• Asked by Cllr Cohen how often the LEFs met, Nicola Theron said that this was typically once every two months.
  • Cllr Clarke requested further explanation of the proportion of capital funding provided by the government and whether this was sufficient. Nicola Theron clarified that the Department of Health and Social Care provided the £178m referred to earlier but that the capital ask in NCL was around 5-7 times that amount to bring the whole NHS estate up to modern fit-for-purpose standards. This was why it was necessary to recycle and find other sources for capital investment.
  • Asked by Cllr Clarke about the limited amount of affordable and key worker housing involved in the development resulting from the Edgware disposal and asked why the NHS did not make this a condition of the sale of the land. Nicola Theron responded that NHS Trusts were sovereign organisations and that 50% of the capital from the disposal would be reinvested back into the Edgware Hospital estate with the other 50% going to NHS PS (Property Services) to be reinvested elsewhere. She added that there was work ongoing throughout NCL to maximise the number of key worker units and that there was a balance to be struck between developing affordable housing and securing capital receipts to be recycled into new projects.
  • Cllr Connor noted the high level of critical backlog maintenance for NCL ICS provided and requested further explanation on how this could impact on frontline services. Nicola Theron said that hospital Trusts had a lot of capacity to plan how to manage a backlog and that, while they were sovereign organisations, the ICB had a role in working with providers to ensure that there was a consistency of approach on risk registers, the management of critical items and ensuring that the system as a whole was not exposed to unmitigated risk. She also noted that around 70% of the £178m capital spend in NCL was allocated for maintenance issues. She acknowledged that the critical backlog maintenance figures had risen in recent years with various contributory factors including aging assets, greater mechanical/ventilation requirements resulting from Covid and two hospitals with RAAC concrete issues. Sarah Mansuralli added that there was a huge evidence base on the importance of delivering care in a fit for purpose environment and the ICB was constantly seeking to attract capital from a range of sources. Nicola Theron commented that all Integrated Care Systems across the country were facing similar issues and that it was necessary to make the case nationally to the Treasury that more capital resources were required to bring the NHS estate up to the required standard.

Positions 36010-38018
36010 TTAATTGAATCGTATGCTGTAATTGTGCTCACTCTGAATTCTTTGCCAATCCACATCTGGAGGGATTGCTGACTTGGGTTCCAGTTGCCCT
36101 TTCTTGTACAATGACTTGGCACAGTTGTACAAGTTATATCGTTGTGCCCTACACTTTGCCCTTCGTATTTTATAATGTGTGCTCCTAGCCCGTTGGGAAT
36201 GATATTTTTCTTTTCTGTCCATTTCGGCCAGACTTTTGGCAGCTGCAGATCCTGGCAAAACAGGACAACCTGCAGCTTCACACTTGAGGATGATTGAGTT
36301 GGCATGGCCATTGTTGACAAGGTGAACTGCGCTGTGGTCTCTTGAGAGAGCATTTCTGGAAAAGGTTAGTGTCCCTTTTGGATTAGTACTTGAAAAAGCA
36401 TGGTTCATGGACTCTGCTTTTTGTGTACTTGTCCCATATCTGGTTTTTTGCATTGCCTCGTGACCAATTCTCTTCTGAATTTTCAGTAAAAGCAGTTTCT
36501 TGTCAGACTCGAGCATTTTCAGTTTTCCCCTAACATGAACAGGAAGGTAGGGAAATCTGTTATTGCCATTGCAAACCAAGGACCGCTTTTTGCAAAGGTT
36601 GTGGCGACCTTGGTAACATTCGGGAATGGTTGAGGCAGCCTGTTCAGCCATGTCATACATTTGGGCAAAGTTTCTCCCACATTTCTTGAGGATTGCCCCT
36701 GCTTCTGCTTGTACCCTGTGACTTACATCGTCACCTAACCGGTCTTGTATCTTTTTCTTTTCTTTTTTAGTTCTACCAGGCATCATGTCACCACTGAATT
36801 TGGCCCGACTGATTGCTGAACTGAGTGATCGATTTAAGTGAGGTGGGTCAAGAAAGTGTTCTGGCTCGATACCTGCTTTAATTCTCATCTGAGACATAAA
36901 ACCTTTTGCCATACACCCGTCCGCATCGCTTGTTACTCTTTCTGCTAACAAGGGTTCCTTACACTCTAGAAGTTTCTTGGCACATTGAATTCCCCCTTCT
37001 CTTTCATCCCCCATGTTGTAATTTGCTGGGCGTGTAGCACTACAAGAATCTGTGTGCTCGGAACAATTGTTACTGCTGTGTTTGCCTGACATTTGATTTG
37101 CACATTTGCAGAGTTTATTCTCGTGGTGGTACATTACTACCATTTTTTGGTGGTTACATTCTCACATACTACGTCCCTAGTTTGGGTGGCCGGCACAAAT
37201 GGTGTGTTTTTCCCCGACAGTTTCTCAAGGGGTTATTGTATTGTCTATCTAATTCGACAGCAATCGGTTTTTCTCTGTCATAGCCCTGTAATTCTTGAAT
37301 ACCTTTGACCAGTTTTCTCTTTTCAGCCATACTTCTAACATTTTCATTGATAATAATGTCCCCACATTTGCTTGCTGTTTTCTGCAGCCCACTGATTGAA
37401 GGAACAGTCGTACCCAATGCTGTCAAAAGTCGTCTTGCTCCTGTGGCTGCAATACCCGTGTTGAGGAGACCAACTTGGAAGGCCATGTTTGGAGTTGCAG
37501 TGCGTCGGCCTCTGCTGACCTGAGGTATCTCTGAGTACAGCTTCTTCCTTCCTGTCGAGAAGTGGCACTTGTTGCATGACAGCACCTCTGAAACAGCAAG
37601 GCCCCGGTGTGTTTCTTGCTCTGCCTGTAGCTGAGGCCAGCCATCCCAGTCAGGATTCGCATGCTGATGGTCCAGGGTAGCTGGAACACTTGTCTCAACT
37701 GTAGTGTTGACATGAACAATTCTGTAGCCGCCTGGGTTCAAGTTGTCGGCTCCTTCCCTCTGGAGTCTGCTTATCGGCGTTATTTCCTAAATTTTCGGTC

Cllr Connor proposed that the next update report in 12 months’ time should include:

  • A progress update on the St Pancras Transformation Programme, particularly the various transactions relating to the second site and the associated risks.
  • A breakdown of the critical backlog maintenance by provider, including details of the year-on-year changes and any identified potential risks to patients. (ACTION)


It was also suggested by the Committee that there should be a clearer understanding of how the planning departments of local authorities could work with health partners on CIL contributions. (ACTION)